One of Lea’s most compelling arguments involves the militarized, imperial nature of global development. In her sustained examinations of the Australian context, she illustrates the aggressive and militarized practices of development over time as embodied through resource extraction, nuclear exploration, and colonial bureaucratic practices. Overall this form of development creates an oppressive environment where policies designed to support and empower Indigenous communities are instead used to oppress. This historical context is not only vital to understanding Lea’s ethnographic work, but also highlights how resource extraction has been used by colonial and postcolonial states around the world to marginalize Indigenous peoples, with lasting impacts today.
Wild Policy also speaks powerfully—although for the most part not explicitly—to the current debates around global Indigenous policies, specifically the United Nations Declaration on the Rights of Indigenous Peoples (UNDRIP). UNDRIP reaffirms the inalienable human rights of Indigenous peoples around the world. Adopted by the UN General Assembly in 2007, it is being implemented in jurisdictions around the world, including British Columbia, Canada, from where we write. Australia, like Canada, voted against UNDRIP in the initial vote, but reversed its position to endorse it in 2009.
Currently, political change and lack of consistency at the state level have slowed the implementation of UNDRIP. This delay illustrates Lea’s concept of policy hauntology, discussed throughout the book, specifically in tensions surrounding “The Intervention” in Australia (p. 13). A broader engagement with the politics surrounding UNDRIP expands the relevance of Wild Policy, which serves as an important case study demonstrating why the Australian government must take steps to further support Indigenous peoples.
Lea is appropriately self-conscious about the limits of her work as a non-Indigenous scholar. Still, Wild Policy provides a nuanced take on how policy is formulated and implemented in ways that exclude Indigenous experience, and seeks to rectify this through the interludes that present Indigenous knowledge apart from scholarly theorization. Within the book, Lea demonstrates both the power and the limits of her own anthropological expertise to affect policy outcomes, while centering Indigenous voices and highlighting community resilience in the face of oppression.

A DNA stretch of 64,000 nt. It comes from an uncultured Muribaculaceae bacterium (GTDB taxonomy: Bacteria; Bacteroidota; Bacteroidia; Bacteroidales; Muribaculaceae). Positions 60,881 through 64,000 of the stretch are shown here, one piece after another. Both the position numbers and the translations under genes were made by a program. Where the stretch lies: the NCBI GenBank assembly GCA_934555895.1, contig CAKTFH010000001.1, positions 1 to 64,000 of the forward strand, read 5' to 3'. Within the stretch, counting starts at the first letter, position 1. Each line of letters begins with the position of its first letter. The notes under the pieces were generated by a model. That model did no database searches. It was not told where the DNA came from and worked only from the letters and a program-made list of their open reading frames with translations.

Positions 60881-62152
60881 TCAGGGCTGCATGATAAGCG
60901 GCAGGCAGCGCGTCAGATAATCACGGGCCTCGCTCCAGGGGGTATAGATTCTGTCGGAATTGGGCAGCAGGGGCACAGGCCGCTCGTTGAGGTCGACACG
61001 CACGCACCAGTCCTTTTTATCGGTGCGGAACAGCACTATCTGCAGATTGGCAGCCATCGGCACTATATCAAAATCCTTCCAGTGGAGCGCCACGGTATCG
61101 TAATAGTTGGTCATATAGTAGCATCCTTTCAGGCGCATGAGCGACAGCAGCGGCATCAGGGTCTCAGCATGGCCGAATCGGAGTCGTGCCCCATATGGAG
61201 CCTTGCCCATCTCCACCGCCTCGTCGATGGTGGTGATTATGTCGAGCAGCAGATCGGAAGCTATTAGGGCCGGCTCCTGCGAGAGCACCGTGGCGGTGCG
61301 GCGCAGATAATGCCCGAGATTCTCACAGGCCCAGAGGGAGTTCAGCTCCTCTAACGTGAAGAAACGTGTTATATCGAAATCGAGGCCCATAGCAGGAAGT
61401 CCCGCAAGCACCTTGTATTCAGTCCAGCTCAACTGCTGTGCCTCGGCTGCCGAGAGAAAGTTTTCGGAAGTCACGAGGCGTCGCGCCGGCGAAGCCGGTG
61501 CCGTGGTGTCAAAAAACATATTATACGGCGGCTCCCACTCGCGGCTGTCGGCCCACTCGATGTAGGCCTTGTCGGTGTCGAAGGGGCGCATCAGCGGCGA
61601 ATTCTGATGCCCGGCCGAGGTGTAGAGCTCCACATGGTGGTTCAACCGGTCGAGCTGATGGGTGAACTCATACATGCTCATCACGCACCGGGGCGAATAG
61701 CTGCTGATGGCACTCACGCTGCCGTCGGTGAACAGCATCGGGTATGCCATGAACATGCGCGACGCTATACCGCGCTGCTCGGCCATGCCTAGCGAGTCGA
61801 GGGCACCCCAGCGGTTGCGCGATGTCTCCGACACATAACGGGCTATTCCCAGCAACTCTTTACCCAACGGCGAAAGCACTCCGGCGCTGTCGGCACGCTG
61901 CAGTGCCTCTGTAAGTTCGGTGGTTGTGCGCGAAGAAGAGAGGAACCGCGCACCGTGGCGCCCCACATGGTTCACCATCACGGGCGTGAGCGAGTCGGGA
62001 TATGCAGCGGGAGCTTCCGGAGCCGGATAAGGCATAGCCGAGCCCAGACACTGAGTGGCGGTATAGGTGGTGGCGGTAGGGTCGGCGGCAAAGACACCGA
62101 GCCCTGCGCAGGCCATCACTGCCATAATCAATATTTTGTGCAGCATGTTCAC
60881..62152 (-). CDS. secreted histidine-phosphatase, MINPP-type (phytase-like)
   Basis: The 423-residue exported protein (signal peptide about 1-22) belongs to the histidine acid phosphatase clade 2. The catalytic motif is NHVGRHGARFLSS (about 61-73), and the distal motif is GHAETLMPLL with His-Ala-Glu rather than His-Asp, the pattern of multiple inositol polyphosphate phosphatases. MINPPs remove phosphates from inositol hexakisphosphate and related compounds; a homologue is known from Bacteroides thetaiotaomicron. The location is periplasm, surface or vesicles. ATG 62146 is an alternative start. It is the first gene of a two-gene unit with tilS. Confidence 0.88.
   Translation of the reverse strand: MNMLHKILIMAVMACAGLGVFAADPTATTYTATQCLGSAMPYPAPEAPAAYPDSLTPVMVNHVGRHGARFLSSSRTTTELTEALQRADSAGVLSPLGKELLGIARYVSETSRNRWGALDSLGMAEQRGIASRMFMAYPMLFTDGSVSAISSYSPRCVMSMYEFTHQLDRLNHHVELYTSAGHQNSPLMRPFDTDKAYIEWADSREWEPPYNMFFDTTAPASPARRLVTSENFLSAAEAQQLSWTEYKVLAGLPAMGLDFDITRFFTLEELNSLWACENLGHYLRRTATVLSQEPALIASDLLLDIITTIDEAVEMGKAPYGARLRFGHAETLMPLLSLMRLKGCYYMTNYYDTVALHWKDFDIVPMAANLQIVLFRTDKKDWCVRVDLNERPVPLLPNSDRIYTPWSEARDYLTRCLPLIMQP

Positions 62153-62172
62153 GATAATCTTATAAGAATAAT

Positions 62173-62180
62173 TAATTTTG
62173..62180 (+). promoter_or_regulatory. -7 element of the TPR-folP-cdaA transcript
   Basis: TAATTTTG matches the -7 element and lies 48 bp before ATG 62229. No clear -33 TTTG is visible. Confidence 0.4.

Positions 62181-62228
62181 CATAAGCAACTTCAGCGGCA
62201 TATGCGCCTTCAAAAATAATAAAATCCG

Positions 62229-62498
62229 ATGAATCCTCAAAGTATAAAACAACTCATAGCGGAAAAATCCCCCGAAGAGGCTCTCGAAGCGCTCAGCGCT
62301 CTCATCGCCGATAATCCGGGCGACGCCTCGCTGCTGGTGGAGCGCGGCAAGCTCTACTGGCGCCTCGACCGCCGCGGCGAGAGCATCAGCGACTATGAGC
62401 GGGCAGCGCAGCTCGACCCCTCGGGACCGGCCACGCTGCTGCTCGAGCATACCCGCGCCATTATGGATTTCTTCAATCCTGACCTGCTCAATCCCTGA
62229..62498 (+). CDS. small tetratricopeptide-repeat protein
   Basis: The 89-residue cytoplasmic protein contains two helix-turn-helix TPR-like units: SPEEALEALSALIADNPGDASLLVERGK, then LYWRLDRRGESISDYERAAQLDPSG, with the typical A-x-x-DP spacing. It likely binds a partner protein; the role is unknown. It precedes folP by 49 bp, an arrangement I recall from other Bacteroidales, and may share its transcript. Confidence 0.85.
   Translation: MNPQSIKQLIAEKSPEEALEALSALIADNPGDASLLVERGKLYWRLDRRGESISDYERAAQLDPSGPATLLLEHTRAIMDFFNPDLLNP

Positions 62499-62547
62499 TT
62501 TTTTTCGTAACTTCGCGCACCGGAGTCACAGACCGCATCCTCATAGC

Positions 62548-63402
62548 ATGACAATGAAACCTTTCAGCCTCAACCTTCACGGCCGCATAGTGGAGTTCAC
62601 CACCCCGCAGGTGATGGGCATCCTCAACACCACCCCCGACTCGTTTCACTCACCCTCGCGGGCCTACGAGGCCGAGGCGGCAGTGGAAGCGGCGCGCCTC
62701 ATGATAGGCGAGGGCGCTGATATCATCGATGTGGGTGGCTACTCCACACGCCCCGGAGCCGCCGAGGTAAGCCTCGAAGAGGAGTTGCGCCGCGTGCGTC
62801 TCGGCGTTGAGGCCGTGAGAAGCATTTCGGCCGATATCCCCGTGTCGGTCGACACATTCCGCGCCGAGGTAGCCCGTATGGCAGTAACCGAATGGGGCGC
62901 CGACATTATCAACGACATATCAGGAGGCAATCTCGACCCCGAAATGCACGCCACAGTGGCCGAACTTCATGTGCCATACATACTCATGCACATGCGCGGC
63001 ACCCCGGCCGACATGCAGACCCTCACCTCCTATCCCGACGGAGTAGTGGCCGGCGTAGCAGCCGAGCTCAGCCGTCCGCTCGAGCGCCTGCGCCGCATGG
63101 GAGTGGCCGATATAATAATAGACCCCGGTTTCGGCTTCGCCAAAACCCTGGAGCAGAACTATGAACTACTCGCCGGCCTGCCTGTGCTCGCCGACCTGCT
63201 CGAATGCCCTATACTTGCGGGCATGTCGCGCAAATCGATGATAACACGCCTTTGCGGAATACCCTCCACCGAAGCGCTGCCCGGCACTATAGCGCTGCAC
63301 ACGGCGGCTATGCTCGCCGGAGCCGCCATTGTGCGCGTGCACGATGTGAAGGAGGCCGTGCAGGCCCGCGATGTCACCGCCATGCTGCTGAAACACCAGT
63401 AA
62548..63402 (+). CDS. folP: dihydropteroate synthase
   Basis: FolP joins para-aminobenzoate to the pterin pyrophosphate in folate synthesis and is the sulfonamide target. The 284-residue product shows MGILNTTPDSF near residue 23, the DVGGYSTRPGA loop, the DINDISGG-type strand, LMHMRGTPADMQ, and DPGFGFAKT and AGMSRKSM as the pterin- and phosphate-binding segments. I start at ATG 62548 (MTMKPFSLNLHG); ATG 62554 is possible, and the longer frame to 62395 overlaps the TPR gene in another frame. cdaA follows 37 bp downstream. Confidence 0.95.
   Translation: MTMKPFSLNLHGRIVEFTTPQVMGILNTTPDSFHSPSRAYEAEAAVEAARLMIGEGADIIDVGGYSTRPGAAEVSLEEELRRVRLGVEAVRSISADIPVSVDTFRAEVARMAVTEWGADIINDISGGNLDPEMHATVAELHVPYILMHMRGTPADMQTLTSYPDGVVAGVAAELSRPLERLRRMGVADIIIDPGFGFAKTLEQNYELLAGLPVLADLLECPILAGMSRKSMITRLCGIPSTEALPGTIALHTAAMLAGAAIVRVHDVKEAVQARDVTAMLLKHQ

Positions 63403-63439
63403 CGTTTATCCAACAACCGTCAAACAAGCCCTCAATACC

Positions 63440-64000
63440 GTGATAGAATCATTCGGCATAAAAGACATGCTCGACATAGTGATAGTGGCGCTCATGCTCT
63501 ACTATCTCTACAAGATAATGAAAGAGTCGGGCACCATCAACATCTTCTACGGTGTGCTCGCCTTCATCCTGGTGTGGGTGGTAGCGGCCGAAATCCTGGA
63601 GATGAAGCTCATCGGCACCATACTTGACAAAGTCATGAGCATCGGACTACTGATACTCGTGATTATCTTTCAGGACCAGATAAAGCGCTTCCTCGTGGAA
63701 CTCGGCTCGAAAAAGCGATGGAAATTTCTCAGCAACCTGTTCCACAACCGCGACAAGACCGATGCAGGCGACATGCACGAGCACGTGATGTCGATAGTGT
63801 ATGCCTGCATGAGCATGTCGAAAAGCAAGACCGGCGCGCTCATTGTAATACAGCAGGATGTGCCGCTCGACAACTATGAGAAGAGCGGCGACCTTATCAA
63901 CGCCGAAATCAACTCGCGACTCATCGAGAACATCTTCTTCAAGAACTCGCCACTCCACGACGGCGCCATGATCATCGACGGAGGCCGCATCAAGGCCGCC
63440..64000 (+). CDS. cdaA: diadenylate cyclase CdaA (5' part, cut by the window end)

Wild Policy provides a key lesson for development studies moving forward: Indigenous approaches to development that reconceptualize its very meaning are necessary to move toward a path of reconciliation. This lesson is articulated through Wild Policy’s critiques of state-led development. Lea emphasizes the importance of listening to and engaging with communities in the process of formulating policy, not just in critiques of its implementation after the fact. Most importantly, beyond listening and engaging, scholars must also advocate for radically reshaping development policy through deep engagement with Indigenous knowledges and practices at each step of the policy process.
This book is highly recommended for those interested in understanding Indigenous-centered development, including public policy practitioners, public health providers, and the many non-state and state actors on the path to reconciliation. Anthropologists will also find a valuable model for activist research conducted within the policy realm, by a scholar who seeks to build bridges between her Indigenous interlocutors and the policy makers whose actions shape their worlds.
Acknowledgment: The authors would like to acknowledge the valuable support of Dr. Sara Shneiderman. This review emerged from work conducted in her course PPGA 522 “Development Discourses and Practices” at the University of British Columbia in Fall 2020.